are from posthumous and possibly contemporary castings. Rodin died in 1917
and they are still cranking them out. Henry Moore on the other hand
stipulated that all of the molds be destroyed either before or at the time
of his death. There are no posthumous editions of his sculpture.
Years ago I knew a young man
from a very wealthy family. He invited me over to see his newest acquisition
- a Renoir bronze plaque of naked, female bathers. He had mounted it outside
by his swimming pool. However, after a couple of drinks he fessed up that he
had taken an original plaque on approval for a weekend from a legitimate art
gallery, returned it on Monday and said it just wasn't right for what he
wanted. What he didn't tell the dealer/owner was that he had made a mold of
the plaque and then had his own bronze cast of the original made from that.
That's what he had so proudly shown me. His very own Renoir bronze. You
never really know, do you?
The Tokyo National Museum
curatorial files note:
"The term atsuita
originally referred to high-class fabrics imported from China as bolts
rolled around thick wooden boards (atsu-ita). In the Muromachi
period, warlords acquired the fabrics through private trade and presented
them to Noh actors. The costumes made from such fabrics also came to be
In the Edo period, textiles called atsuita began to be produced in Japan,
however, these were plain weave cloth with twill weave design motifs for use
as obi sashes, and different from the fabrics used for Noh costume. From the
Azuchi-Momoyama and Edo periods, Noh costumes were made from twill-weave
cloth produced in Japan.
Usually, atsuita was worn under kariginu or happi coats by
leading male actors playing roles such as warlords, gods and demons. Because
only small portions of the atsuita garments were visible, their
designs were mostly repetitive geometrical patterns such as checks,
horizontal bands and stripes. After Tokugawa Ieyasu unified Japan under his
rule and Noh became the Tokugawa government's official ceremonial performing
art, various decorative atsuita motifs were created to suit different
The 17th century atsuita
shown to the left is from the collection of the Tokyo National Museum. I
found it originally at Pinterest.
"A thickly padded outer kimono
(kitsuke) designed to make the wearer look larger than he is. It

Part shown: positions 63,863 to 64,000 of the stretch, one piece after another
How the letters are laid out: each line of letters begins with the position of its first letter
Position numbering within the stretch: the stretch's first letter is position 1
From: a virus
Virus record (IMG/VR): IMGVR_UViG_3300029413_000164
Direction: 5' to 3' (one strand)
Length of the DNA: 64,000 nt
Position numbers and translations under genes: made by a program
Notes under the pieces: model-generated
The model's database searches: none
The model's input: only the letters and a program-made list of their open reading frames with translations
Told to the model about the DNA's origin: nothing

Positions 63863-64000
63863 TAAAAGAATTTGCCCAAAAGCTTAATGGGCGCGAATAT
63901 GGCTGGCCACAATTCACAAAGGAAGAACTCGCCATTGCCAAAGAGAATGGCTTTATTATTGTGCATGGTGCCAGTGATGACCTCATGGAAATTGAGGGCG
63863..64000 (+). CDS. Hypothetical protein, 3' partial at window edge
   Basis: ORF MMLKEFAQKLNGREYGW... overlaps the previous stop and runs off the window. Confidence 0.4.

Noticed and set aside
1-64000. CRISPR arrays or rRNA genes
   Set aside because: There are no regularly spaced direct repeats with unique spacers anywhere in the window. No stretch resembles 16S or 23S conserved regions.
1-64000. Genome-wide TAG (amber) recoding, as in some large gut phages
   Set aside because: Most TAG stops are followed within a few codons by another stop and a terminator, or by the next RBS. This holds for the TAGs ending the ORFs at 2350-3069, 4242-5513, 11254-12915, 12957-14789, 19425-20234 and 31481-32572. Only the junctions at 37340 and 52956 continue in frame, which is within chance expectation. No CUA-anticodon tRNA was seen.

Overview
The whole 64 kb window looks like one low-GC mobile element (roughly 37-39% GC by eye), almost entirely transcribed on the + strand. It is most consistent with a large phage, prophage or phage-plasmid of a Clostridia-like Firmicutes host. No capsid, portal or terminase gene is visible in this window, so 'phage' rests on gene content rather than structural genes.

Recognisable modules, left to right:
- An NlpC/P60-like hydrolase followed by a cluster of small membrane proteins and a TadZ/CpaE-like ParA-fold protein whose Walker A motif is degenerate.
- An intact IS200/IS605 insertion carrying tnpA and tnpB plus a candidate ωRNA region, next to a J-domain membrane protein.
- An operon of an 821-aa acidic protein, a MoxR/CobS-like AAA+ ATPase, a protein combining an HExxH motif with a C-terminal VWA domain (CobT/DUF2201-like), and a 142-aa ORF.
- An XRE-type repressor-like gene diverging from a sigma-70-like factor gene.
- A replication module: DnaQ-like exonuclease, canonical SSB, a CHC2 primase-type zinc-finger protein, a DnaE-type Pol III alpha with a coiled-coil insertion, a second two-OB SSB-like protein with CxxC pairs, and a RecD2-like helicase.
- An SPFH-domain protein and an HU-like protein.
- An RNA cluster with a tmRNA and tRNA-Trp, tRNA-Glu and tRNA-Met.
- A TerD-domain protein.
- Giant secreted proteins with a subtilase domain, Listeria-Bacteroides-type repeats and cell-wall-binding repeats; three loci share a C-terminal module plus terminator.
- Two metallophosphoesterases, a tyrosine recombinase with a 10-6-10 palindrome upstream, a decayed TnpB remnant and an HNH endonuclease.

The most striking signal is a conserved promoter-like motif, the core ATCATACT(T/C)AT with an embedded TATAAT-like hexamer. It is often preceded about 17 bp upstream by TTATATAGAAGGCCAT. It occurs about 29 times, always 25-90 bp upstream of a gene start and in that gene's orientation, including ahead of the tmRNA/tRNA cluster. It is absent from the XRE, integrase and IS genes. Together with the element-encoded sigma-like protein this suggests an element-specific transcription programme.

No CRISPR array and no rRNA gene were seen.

resembles the dotera, a padded dressing gown. Umeomaru in Pulling the
Carriage Apart wears it." Quoted from: The Art of Kabuki: Five Famous
Plays, edited by Samuel Leiter, p. 270.
"Heroes also wear the
atsuwata, a kimono stuffed with padding to suggest superhero
musculature." Quoted from: An Invitation to Kagura: Hidden Gem of the
Traditional Japanese Performing Arts by David Petersen, p. 223.
"The first costume in which
Danjūrō I appeared was an atsuwata-no-hirosode (atsu, thick;
wada, padded; hiro, wide opening; sode, sleeve): a
thickly padded wide-sleeve garment commonly called atsuwata, worn
over yoroi (armor) under which was a juban (undergarment),
probably of white silk, and one other garment. Kote (arm protectors)
covered the lower half of the arms, and sun-ate (leg gurads) encased
the legs to the ankles. The atsuwata was belted with a nawa
(rope) obi made of oversized wadded cloth rope through which was thrust a
single long sword that extended high above the opposite shoulder in the
back." Quoted from: Kabuki Costume by Ruth Shaver, p. 52.
Shaver also notes that
costumes of the characters Umeomaru and Matsuomaru are made up of
The image to the left is
from the collection of the Victoria and Albert Museum. We found it at
Pinterest. It is by Toyokuni I and represents Ichikawa Omezō I in the
classic role in Shibaraku.
Augustus the Strong
Elector of Saxony and
King of Poland (1670-1733).
Augustus had a passion for Chinese and Japanese porcelains, but was spending
enormous sums on acquiring them. In fact they were worth more than their
weight in gold. As a result he imprisoned the alchemist Johann Friedrich
Böttger who had escaped from Friedrich Wilhelm I of Prussia (普魯西 or ぷろしゃ). Böttger (ベトガー) was ordered to
create gold to pay for Augustus's lavish lifestyle. However, in time it
occurred to the Elector that it might be better if Böttger worked on
re-creating hard paste porcelain. After years of trial and error he
succeeded and the manufacture of 'true' porcelain was off and running at
Meissen (マイセン). Although the secret of this product was referred to the arcanum and
revealing it could mean a death sentence the news spread quickly and
porcelain factories popped up in numerous competitive duchies and
Tree years after Augustus died
a statue was dedicated to him. He is shown in an idealized pose astride a
rearing horse. By 2006 the Golden Rider was freshly gilded in time for the